The impact of chess research on cognitive science

Şubat 2017 düzenlendi kategorisi Chess Psychology


Summary. Although chess research has not been a mainstream
activity in cognitive science, it has had a significant
impact on this field because of the experimental and
theoretical tools it has provided. The two most-cited references
in chess research, de Groot (1965) and Chase and
Simon (1973 a), have accumulated over 250 citations each
(SSCI and SCI sources summed), with the majority of
citations coming a decade or more from their publication
dates. Both works are frequently cited in contemporary
cognitive-psychology textbooks. Chess playing provides a
model task environment for the study of basic cognitive
processes, such as perception, memory, and problem solving.
It also offers a unique opportunity for the study of
individual differences (chess expertise) because of Elo's
(1965, 1978) development of a chess-skill rating scale.
Chess has also enjoyed a privileged position in ArtificialIntelligence
research as a model domain for exploring
search and evaluation processes.
Chess is a game with a very long history (see Hooper &
Whyld, 1984). I am taking an admittedly narrow view of
chess research in the interest of brevity, restricting discussion
to experimental research that uses chess in one of three
roles. The first role is as a subject of inquiry in its own
right, usually to look at skill in chess. The second is as a
convenient environment for the study of complex cognitive
processes such as perception, problem solving, and
memory. The third role concerns the use of chess playing
as a convenient environment for exploring and developing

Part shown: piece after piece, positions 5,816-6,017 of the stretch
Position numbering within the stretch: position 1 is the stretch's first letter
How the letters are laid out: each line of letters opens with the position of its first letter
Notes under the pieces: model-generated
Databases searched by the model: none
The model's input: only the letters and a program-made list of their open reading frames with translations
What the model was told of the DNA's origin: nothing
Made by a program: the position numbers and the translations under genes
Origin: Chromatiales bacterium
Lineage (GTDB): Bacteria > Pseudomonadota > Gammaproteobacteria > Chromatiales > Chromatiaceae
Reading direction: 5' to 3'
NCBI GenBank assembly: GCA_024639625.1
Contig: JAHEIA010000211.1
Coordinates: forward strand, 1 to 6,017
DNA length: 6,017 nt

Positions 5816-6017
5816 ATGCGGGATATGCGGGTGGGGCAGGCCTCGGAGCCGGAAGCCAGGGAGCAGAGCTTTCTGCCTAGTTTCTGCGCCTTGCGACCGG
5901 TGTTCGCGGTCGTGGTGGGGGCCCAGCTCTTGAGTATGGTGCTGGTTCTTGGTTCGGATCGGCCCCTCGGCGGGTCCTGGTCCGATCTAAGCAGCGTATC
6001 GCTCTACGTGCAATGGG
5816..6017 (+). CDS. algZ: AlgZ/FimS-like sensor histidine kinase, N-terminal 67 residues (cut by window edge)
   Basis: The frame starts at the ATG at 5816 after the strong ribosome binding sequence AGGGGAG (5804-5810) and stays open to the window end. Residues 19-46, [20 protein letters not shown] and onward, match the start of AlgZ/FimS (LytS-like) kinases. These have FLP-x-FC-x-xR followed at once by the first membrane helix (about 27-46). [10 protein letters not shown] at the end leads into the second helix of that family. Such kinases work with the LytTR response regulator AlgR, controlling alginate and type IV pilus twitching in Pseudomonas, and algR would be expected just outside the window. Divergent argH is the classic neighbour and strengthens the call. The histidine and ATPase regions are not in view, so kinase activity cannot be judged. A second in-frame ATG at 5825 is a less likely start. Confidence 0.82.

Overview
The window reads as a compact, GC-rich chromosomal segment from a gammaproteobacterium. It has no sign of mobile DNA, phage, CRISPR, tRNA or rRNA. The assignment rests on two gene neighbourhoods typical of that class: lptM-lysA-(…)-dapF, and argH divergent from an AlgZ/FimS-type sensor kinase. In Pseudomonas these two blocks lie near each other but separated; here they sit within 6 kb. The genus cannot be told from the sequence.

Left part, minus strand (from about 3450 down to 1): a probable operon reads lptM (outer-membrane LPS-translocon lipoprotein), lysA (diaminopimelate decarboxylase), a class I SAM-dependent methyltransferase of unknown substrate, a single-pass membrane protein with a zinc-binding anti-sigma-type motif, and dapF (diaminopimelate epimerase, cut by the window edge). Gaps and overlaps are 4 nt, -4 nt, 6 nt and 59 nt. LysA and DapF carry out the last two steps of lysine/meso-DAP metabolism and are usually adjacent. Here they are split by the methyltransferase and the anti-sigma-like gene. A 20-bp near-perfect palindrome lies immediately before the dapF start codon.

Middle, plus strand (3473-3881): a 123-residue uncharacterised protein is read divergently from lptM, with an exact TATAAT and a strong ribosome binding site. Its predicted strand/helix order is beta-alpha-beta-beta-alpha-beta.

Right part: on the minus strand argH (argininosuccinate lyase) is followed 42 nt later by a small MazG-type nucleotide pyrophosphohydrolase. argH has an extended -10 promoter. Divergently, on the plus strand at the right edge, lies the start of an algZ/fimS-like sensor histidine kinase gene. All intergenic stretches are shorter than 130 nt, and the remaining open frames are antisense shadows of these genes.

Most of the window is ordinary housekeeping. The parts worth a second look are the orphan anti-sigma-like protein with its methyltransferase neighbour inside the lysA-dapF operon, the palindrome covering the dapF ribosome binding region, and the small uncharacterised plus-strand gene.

theories about search mechanisms. Research fitting these
qualifications dates from the late 1800s and early 1900s
(e.g., Binet, 1893/1966, 1894; Cleveland, 1907), as de
Groot (1965) outlined in his classic book. On the other
hand, articles and books dealing with non-human chess
play and chess programs have a much shorter history (see
Berliner, 1978).
I apply three approaches to assess the impact of chess
research on cognitive science. The first is to look at the
objective measure of citations by scientists working in the
sciences and social sciences. The second is to look at
citations in textbooks in cognitive psychology. The third is
to make a more subjective assessment by reviewing some
of the central problems of cognitive psychology and artificial
intelligence and evaluating the impact of chess research
on them.
The impact of de Groot (1965) and of Chase and Simon
One way of assessing the scientific impact of a given piece
of work is to see how often it is cited in the Social Sciences
Citation Index and the Science Citation Index, two respected
sources of such information. The two most cited
publications directly concerned with chess are de Groot's
(1965) English translation of his earlier Dutch book
Thought and choice in chess, and Chase and Simon's
(1973a) article in Cognitive Psychology, "Perception in
chess." The pattern of citations can be seen in Figure 1.
Both works have enjoyed a substantial number of citations,
and more significantly, have seen an acceleration in
citations a decade or more after their initial publication. De
Groot's book, as of 1989, had about 250 citations, and
Chase and Simon's article about 350. A "citation classic"
accolade is usually awarded when a work has between 100
and 400 citations, depending on the size of the field of
inquiry, so these two works can safely be judged to be
classic ones. This is a rather remarkable achievement, considering
that chess research hardly qualifies as a mainstream
activity within cognitive psychology or general
psychology. (We examined the number of journal articles
published that had a main focus on some aspect of chess

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